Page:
카카오톡으로 퍼가기 페이스북으로 퍼가기
G-Live : Fabien & Taeyoung
Period/ 2016.07.07(Thu) ~ 2016.09.18(Sun)
Fabien Verschaere, Taeyoung Chang

Contemporary art in the 21st century considers even the process of producing art as a complete work it itself. It is true that 20th century art took place as if throwing a completed work of art at the viewers, with the practice of which we had become familiar. There had been discussions of “Non-Museum” in opposition to such a limited way of conveying art in the 1960s and 1970s, but it was difficult to challenge the absolute definition of art that originated from the fear of dominant space of the ‘art gallery.’ Such logic should be seen more as the result of social binds generated by the written law, limited to the specific space of the ‘art gallery,’ rather than the uncanny sense of distance one feels in gazing upon a work of art that has been completed by the hands of the artist.

It is also true that, beyond the range of delicate and complex subjects, the art gallery has been seen as the temple or sanctuary of art, as a place where ‘humanity boasts of its most sophisticated features.’ The approach of the art gallery, which is to display a work of art in an abstract space that runs on a kind of meta-temporality with all the specificity and presence of the work removed, was designated as optimal for presenting ‘limited’ artistry. Contemporary art has reached a point wherein such limited approaches no longer apply, and calls for a further expanded perspective and approach. Art in our time is proliferating through an expandability that goes beyond our imagination, in terms of space, application, object, scope, genre, and concept, continuously evolving.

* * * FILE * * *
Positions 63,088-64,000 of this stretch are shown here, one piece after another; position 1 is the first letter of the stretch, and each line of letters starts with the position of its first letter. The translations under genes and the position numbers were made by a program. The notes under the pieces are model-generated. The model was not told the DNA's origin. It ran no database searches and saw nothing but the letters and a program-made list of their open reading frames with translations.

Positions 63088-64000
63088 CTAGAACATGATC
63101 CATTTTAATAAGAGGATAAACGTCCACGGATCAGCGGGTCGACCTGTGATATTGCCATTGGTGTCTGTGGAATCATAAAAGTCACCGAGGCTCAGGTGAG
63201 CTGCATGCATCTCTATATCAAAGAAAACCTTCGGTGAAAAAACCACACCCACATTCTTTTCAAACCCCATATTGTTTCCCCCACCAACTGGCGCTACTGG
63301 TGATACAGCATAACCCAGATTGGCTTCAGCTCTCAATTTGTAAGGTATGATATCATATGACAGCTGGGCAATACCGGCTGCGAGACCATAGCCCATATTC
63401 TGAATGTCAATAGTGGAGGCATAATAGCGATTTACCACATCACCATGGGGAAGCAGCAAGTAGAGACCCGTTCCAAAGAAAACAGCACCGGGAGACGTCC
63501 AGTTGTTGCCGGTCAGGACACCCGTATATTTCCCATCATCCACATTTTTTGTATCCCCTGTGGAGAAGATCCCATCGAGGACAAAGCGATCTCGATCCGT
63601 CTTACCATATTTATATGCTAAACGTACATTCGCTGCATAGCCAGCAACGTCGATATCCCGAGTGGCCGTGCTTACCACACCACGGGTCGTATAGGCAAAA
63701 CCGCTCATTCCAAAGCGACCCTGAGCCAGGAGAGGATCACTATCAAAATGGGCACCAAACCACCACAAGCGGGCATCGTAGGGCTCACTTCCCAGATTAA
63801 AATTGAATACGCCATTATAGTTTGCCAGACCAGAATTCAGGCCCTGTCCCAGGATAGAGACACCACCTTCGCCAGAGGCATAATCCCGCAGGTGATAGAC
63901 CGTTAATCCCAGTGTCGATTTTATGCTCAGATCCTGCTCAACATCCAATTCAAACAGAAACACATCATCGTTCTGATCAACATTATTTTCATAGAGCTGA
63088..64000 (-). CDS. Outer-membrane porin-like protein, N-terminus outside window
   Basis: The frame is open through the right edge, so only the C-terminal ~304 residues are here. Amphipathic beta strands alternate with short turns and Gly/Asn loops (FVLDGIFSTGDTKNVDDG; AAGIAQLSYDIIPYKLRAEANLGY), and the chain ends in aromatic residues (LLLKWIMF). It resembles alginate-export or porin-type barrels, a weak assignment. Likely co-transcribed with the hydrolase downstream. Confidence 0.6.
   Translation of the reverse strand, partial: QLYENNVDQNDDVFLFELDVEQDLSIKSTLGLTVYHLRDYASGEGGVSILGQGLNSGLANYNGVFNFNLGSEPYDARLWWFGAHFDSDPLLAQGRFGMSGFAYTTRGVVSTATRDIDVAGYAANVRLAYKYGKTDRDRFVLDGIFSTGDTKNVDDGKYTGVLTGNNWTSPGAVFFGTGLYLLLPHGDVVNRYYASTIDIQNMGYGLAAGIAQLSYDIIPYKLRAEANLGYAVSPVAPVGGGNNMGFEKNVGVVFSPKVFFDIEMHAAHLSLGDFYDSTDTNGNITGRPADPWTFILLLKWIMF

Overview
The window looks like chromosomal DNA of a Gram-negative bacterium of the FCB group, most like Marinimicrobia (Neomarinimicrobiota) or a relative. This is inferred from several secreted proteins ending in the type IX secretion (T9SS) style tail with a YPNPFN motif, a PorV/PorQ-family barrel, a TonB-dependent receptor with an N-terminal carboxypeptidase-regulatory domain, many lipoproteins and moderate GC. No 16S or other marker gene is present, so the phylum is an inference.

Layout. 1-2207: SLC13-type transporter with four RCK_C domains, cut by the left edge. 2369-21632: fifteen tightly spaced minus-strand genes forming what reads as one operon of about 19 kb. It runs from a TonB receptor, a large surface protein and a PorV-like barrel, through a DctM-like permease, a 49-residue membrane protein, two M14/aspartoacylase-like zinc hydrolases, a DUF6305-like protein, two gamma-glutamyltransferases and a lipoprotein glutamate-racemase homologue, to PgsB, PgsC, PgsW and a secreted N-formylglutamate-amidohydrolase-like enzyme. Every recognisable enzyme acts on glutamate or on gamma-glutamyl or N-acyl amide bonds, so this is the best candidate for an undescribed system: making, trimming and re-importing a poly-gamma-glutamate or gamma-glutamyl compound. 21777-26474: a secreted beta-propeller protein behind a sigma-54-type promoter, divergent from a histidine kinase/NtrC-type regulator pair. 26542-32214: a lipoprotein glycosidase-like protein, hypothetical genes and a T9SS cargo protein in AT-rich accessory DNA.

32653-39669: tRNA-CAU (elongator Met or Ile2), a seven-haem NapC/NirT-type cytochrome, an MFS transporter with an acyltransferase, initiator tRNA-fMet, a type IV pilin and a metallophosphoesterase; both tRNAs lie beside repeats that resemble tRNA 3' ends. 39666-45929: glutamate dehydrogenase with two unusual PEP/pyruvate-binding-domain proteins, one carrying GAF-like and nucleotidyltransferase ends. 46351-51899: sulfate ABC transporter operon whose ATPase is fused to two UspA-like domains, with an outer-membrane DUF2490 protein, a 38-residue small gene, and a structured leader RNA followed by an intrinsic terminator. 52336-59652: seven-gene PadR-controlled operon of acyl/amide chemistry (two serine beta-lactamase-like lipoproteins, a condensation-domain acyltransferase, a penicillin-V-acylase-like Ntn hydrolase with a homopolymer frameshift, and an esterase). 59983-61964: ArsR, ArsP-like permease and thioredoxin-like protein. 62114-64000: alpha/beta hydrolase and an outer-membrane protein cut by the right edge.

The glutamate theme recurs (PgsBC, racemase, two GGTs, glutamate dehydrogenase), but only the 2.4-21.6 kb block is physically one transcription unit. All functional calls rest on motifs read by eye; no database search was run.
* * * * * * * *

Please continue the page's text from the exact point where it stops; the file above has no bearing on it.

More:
Gyeonggi MoMA’s ‘G-Live: Fabien & Taeyoung’ exhibition incorporates diverse perspectives on contemporary art into the interiors of the gallery space, and attempts to expand the exhibition site to one that can be shared by the artist and the viewers. The works introduced on site will not only change our preconceived notion that an artwork must be complete, but also provide an opportunity for the visitors to see the artists’ attitude towards the works, and the message of the masses shown through the works themselves. For this reason, the museum offers a live exhibition of Fabien Verschaere (France) and Chang Taeyoung (Korea)’s works. The live method, which may seem rather unfamiliar, is a method that had been often used in 20th century art. The act of producing artworks at the gallery site took place regularly, conveyed through various media. The work of Fabien involves continual drawing as if writing a journal, which he refers to as ‘automatic painting.’ Chang Taeyoung calls his work ‘an act of accumulating daily life,’ recording the artist’s mundane activities by shuttling between the conscious and the unconscious. For both artists, the act of capturing the unconscious on the canvas through continuous and repetitive motions is a key point in the production process. Art as the artists see it is the practice of recording one’s own stories as an individual, and natural normality of one’s daily dealings, rather than a macroscopic oppression that goes beyond the scope of daily life. In viewing contemporary art, we may have – from a certain point on – erased out natural thought, pressured by the weighty presence of art.
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